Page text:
Each woman’s labor is unique. The amount of pain a woman feels during labor may differ from that felt by another woman. Pain depends on many factors, such as the size and position of the baby and the strength of contractions. Some women take classes to learn breathing and relaxation techniques to help cope with pain during childbirth. Others may find it helpful to use these techniques along with pain medications.

Types of Pain Relief

There are 2 types of pain-relieving drugs-analgesics and anesthetics. Analgesia is the relief of pain without total loss of feeling or muscle movement. Analgesics do not always stop pain completely, but they do lessen it.

Anesthesia is blockage of all feeling, including pain. Some forms of anesthesia, such as general anesthesia, cause you to lose consciousness. Other forms, such as regional anesthesia, remove all feeling of pain from parts of the body while you stay conscious. In most cases, analgesia is offered to women in labor or after surgery or delivery whereas anesthesia is used during a surgical procedure such as cesarean delivery.

Side Effects and Risks

Although most women have epidurals with no problems, there may be some drawbacks to using this pain relief method:

  • An epidural can cause your blood pressure to decrease. This, in turn, may slow your baby’s heartbeat. To decrease this risk, you’ll be given fluids through an intravenous line before the drug is injected. You also may need to lie on your side to improve blood flow.
  • After delivery, your back may be sore from the injection for a few days. However, an epidural should not cause long-term back pain.
  • If the covering of the spinal cord is pierced, you can get a bad headache. If it’s not treated, this headache may last for days. This is rare.
  • When an epidural is given late in labor or a lot of anesthetic is used, it may be hard to bear down and push your baby through the birth canal. If you cannot feel enough when it is time to push, your anesthesiologist can adjust the dosage.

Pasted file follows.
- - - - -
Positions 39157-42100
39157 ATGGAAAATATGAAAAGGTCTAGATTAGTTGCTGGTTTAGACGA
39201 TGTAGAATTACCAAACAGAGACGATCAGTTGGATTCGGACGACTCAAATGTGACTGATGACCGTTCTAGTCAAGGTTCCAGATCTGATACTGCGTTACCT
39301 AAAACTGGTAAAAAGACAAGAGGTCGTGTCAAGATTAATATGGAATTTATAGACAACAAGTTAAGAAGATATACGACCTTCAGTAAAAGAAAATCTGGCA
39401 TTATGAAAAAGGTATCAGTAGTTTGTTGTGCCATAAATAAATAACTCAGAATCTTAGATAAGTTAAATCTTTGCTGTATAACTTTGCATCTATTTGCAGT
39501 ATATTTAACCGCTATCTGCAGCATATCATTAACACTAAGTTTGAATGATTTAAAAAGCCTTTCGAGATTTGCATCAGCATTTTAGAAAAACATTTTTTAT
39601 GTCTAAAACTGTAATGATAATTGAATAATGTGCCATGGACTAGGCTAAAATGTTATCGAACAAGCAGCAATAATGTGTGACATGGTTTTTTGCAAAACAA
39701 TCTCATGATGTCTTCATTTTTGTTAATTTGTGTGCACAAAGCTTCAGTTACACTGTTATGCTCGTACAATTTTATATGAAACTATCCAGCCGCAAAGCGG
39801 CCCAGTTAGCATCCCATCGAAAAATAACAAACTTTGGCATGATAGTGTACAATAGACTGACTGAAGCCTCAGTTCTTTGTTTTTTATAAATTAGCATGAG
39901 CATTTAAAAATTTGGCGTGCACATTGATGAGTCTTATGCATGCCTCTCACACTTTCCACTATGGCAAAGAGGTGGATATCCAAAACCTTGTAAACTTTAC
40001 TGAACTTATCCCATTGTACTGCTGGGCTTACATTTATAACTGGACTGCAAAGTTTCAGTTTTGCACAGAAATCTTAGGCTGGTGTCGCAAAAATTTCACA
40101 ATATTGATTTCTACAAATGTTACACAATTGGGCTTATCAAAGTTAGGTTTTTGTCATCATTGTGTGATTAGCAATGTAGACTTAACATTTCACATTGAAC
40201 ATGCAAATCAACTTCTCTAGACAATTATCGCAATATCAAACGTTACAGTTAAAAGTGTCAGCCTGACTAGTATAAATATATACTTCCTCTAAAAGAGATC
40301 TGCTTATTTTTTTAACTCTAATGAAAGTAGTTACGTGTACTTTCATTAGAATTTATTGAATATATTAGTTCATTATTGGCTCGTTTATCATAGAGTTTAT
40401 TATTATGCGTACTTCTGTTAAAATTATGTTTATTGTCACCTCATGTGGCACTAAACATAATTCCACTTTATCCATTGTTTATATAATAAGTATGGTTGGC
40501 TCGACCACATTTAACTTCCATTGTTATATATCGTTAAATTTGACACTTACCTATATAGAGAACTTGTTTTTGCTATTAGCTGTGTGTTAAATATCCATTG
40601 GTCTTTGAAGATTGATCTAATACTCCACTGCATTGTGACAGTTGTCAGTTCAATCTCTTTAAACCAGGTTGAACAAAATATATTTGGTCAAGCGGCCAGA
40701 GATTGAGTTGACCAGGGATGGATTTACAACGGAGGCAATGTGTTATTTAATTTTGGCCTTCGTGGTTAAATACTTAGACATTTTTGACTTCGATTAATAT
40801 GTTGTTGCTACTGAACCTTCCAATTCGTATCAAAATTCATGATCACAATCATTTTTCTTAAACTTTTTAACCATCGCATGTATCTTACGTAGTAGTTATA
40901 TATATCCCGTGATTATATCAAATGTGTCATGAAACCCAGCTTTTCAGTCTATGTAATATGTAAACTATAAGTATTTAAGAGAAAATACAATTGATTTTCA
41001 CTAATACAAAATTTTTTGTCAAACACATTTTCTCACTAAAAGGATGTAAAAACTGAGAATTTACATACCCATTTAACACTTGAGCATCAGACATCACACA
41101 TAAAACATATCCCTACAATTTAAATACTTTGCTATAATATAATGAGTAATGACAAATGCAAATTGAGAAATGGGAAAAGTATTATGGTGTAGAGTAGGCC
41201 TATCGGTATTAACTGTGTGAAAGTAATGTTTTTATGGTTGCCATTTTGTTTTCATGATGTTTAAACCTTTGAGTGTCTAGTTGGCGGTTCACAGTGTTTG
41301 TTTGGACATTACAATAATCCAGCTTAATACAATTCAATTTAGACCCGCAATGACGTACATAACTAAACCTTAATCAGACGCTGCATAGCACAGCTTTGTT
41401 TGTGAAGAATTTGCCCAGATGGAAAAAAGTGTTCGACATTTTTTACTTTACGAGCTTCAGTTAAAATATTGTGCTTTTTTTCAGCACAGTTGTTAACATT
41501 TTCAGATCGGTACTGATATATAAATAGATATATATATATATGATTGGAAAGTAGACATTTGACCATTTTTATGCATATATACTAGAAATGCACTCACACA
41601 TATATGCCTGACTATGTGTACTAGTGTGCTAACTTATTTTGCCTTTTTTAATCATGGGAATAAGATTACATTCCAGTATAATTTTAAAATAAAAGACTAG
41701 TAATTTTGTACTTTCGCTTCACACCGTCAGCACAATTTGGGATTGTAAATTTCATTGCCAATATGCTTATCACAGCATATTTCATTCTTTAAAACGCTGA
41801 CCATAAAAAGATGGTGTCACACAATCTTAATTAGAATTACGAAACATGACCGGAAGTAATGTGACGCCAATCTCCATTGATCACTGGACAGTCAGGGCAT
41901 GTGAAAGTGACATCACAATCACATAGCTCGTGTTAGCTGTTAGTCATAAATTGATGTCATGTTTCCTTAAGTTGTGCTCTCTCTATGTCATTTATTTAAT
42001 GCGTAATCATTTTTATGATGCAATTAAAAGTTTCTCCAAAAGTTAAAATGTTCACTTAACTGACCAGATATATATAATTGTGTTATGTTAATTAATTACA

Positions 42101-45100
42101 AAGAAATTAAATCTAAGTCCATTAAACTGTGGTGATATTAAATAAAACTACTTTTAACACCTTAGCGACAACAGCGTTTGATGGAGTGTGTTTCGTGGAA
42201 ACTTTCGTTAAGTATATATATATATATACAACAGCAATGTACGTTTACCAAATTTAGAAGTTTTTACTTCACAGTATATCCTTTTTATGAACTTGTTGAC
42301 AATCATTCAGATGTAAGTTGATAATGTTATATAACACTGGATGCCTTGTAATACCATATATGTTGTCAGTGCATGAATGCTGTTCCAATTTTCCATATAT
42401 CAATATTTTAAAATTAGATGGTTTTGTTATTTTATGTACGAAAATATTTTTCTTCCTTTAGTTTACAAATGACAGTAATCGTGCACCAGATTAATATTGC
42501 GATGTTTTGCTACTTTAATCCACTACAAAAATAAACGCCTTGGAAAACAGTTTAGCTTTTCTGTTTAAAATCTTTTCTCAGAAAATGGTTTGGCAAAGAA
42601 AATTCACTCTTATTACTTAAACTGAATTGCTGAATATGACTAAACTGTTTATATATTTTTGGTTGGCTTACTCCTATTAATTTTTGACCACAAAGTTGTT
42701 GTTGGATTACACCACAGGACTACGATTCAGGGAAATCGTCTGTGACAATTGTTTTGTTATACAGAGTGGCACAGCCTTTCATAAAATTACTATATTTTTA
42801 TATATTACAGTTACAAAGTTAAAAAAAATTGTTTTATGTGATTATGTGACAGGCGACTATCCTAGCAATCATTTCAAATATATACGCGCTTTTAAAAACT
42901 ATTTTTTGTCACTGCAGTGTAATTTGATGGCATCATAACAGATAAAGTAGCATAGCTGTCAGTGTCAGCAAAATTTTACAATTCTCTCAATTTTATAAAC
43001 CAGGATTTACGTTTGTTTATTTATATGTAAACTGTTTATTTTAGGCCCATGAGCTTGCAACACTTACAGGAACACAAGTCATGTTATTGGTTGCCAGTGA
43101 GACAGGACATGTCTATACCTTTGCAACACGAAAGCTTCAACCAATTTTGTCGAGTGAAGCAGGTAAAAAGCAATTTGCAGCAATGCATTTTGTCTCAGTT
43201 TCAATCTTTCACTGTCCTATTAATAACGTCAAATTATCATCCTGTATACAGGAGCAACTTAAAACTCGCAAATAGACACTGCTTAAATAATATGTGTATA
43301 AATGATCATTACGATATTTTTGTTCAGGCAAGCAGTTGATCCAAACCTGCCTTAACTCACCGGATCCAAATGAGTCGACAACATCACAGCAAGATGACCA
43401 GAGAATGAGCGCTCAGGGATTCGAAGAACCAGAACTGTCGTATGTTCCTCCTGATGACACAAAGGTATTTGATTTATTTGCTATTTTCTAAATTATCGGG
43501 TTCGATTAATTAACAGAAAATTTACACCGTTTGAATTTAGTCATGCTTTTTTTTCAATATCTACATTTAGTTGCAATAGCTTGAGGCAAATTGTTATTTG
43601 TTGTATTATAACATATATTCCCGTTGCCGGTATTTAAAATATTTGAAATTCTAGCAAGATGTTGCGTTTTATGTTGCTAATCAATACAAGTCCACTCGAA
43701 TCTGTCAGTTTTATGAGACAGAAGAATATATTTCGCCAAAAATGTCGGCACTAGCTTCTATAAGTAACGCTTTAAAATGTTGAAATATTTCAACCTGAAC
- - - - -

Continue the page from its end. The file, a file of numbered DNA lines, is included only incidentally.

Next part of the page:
Serious complications are very rare:

  • If the drug enters a vein, you could get dizzy or, rarely, have a seizure.
  • If anesthetic enters your spinal fluid, it can affect your chest muscles and make it hard for you to breathe.

As long as your analgesia or anesthesia is given by a trained and experienced anesthesiologist there’s little chance you’ll run into trouble. If you have any concerns or questions, be sure to share that with your doctor.


Many women worry that receiving pain relief during labor will somehow make the experience less “natural.” The fact is, no two labors are the same, and no two women have the same amount of pain. Some women need little or no pain relief and others find that pain relief gives them better control over their labor and delivery. Talk with your doctor about your options. In some cases, he or she may arrange for you to meet with an anesthesiologist before your labor and delivery. Be prepared to be flexible.

Don’t be afraid to ask for pain relief if you need it, we are here to help! Contact us if you have any questions or to schedule an appointment.